Ecology and Evolution of Dung Beetles

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Leigh W. Simmons, T. James Ridsdill-Smith
John Wiley & Sons, Mar 8, 2011 - Science - 368 pages
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This book describes the evolutionary and ecological consequences of reproductive competition for scarabaeine dung beetles.  As well as giving us insight into the private lives of these fascinating creatures, this book shows how dung beetles can be used as model systems for improving our general understanding of broad evolutionary and ecological processes, and how they generate biological diversity. Over the last few decades we have begun to see further than ever before, with our research efforts yielding new information at all levels of analysis, from whole organism biology to genomics. This book brings together leading researchers who contribute chapters that integrate our current knowledge of phylogenetics and evolution, developmental biology, comparative morphology, physiology, behaviour, and population and community ecology. Dung beetle research is shedding light on the ultimate question of how best to document and conserve the world's biodiversity. The book will be of interest to established researchers, university teachers, research students, conservation biologists, and those wanting to know more about the dung beetle taxon.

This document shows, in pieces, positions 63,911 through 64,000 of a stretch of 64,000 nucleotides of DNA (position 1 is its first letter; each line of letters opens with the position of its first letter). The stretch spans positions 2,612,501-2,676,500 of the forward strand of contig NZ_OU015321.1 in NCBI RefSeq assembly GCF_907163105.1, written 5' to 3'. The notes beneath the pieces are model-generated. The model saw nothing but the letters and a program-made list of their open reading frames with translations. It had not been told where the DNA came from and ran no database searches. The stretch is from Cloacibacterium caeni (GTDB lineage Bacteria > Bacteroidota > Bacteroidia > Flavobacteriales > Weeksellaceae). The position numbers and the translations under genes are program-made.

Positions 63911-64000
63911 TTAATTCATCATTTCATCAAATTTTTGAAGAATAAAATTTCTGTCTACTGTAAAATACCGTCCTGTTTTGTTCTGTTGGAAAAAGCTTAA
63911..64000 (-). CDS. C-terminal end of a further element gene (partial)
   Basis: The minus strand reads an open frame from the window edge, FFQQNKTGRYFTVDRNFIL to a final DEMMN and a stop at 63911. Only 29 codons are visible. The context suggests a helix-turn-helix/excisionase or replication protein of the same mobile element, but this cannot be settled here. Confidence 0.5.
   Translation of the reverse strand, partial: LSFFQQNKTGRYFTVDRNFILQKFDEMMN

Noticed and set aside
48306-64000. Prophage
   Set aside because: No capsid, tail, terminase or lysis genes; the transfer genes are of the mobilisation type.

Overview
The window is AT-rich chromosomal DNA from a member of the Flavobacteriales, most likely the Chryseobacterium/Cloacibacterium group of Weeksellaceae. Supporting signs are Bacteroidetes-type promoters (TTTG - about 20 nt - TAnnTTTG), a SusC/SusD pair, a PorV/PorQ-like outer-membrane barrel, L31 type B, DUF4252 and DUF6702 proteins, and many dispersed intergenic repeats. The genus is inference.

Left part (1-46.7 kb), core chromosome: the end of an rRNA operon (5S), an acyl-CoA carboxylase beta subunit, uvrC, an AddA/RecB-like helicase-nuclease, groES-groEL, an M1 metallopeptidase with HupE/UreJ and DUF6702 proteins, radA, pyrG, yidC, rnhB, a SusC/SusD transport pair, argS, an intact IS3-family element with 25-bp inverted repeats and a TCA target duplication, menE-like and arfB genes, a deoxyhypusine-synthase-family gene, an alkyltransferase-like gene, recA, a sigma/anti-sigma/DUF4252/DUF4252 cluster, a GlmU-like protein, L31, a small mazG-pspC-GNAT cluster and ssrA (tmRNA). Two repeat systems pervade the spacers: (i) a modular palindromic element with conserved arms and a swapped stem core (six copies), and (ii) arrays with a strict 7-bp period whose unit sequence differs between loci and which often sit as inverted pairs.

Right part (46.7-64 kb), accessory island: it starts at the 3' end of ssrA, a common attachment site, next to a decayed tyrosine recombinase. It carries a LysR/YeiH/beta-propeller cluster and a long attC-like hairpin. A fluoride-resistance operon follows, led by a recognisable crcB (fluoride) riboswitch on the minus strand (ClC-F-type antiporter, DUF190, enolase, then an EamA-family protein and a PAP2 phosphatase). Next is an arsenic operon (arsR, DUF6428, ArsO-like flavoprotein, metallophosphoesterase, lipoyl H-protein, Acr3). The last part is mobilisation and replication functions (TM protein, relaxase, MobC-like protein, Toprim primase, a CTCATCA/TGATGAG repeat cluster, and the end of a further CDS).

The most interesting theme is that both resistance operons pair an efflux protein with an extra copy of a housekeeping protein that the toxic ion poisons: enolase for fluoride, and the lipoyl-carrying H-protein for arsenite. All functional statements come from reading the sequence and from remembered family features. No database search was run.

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Contents

Reproductive competition and its impact
Chapter
evolutionary consequences ofsperm competition
Choice in Onthophagus Taurus
Theevolutionary history dung beetles and diversification
4Chemical Compositionof Kheper Pheromones
Explaining phenotypic diversity
Evolution and development Onthophagus
Chapter
Chapter
beetles andthe evolutionary development genetics
Dung beetle populations structure
3RangeSize
Responses toHabitat Loss 11 8 Perspectives
Chapter
Copyright

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About the author (2011)

Leigh Simmons was born and educated in the UK, and is currantly Professor of Evolutionary Biology at the University of Western Australia. His research interests lie in all aspects of reproductive biology, from the evolution of sperm form and function, to mate searching and courtship behaviour.

James Ridsdill-Smith was born and educated in the UK but carried out all his research in Australia working for CSIRO Entomology. He has been developing biological and ecological solutions to various pest problems and 15 years involved in the biological control of dung with scarabaeine dung beetles.

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